Grey Room

The Value of Enclosure and the Business of Banking

Alexandra Quantrill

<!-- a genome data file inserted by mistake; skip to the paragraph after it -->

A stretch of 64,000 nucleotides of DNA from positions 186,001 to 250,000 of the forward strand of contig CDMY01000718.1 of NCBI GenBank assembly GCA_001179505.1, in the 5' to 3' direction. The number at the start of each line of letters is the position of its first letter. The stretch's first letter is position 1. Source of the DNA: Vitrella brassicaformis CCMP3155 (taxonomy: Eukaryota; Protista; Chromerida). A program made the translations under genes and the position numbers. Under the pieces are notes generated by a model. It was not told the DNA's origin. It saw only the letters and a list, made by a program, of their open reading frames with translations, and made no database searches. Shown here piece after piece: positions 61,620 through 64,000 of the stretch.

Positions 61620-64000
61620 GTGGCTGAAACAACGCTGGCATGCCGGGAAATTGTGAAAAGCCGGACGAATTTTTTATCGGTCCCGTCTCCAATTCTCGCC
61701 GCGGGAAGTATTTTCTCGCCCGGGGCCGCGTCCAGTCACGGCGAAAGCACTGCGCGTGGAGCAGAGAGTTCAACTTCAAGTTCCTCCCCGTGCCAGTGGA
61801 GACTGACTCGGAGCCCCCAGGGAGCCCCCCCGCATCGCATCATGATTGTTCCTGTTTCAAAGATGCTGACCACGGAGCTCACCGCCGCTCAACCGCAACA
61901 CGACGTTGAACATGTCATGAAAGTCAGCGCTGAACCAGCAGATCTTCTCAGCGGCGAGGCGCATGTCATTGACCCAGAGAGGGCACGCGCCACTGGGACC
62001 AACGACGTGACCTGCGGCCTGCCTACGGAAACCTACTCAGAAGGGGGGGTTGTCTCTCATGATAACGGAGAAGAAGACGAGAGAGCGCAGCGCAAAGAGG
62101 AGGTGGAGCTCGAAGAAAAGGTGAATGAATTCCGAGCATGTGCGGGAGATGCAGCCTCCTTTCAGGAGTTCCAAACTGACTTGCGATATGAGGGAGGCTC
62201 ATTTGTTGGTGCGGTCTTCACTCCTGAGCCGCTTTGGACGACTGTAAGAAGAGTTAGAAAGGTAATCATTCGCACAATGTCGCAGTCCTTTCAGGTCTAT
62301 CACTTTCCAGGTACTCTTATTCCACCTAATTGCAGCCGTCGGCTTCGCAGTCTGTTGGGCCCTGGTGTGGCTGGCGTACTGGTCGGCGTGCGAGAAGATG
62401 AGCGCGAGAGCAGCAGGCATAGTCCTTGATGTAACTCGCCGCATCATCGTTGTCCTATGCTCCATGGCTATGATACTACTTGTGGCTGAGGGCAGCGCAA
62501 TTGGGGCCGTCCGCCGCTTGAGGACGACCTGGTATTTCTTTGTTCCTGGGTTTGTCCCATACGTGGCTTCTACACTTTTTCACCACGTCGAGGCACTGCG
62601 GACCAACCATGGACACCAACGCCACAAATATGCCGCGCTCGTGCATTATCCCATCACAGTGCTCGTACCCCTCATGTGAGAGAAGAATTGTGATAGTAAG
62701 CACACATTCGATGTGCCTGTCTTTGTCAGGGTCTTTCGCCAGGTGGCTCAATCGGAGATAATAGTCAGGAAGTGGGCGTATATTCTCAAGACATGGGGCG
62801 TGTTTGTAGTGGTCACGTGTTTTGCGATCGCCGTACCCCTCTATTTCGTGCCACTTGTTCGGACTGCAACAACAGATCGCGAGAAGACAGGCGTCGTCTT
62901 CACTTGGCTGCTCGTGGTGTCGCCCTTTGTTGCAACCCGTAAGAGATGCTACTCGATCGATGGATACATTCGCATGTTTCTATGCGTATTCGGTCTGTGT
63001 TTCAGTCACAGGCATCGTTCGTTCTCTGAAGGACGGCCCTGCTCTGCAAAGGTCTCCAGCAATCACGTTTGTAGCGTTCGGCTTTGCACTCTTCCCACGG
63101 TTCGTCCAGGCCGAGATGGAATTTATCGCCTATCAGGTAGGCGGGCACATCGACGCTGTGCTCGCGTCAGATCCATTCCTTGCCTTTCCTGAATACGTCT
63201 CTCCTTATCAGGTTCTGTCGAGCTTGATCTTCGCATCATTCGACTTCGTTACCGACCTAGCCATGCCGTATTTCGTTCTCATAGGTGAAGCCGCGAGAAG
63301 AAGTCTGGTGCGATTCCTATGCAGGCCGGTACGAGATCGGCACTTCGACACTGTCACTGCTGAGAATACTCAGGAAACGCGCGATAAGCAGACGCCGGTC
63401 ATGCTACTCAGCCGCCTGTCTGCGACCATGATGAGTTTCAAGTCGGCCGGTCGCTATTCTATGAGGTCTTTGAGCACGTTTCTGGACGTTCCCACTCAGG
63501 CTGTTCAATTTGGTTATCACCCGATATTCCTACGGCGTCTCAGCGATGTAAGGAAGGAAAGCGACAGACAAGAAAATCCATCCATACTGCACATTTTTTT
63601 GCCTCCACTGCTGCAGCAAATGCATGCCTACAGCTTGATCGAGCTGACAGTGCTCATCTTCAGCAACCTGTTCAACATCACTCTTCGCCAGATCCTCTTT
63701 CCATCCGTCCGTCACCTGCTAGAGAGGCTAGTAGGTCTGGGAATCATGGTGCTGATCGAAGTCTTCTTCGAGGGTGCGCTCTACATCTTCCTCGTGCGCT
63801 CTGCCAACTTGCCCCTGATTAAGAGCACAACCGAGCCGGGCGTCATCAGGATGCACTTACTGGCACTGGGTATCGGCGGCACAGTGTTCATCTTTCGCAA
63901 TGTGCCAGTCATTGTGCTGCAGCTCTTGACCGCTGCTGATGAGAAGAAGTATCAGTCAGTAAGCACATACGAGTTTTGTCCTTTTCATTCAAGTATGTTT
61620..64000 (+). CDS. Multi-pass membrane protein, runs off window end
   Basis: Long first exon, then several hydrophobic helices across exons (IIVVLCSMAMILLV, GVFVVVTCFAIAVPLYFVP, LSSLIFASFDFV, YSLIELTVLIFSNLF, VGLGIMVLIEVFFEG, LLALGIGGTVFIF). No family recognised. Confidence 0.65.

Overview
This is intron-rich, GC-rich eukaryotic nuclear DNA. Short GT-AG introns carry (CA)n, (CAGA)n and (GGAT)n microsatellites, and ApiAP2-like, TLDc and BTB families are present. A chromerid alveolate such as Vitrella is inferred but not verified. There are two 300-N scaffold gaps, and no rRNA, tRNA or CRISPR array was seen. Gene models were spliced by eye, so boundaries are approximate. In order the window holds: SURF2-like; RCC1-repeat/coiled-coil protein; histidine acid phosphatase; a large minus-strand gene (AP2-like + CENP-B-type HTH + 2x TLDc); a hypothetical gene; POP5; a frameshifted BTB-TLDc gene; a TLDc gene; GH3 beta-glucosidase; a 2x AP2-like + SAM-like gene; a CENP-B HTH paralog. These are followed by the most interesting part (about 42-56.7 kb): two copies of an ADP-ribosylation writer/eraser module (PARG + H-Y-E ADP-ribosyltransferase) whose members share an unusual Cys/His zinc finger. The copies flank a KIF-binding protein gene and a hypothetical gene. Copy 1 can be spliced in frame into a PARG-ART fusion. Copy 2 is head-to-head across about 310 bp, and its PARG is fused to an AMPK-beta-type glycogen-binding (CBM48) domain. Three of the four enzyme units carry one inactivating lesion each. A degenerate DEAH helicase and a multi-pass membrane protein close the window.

The 1979 design competition held by the Hongkong and Shanghai Banking Corporation (HSBC) for its new headquarters building was pivotal in choosing a face for the bank’s evolving presence on the world stage. At the time, Hong Kong’s political and economic future was precarious. HSBC’s acquisition of the New York–based Marine Midland Bank in 1979 had signaled its transition to a more geographically dispersed multinational bank, and, following the opening of the Chinese economy under Deng Xiaoping, HSBC established offices in Beijing and in China’s special economic zones. Despite its presence in China and in the West, however, over 50 percent of the bank’s profits came from its operations in Hong Kong, where it issued 80 percent of the banknote currency and functioned as principal banker to the government, its director ranking second only to the queenappointed governor in the colony’s power structure. HSBC assumed a unique position between an outwardly expanding business and an inwardly focused center of colonial power, enmeshed within Hong Kong’s governmental framework. The new headquarters, then, was to cement HSBC’s foothold in Hong Kong in advance of the looming handover of sovereignty to communist China in 1997. But it was also tasked with housing a new kind of banking.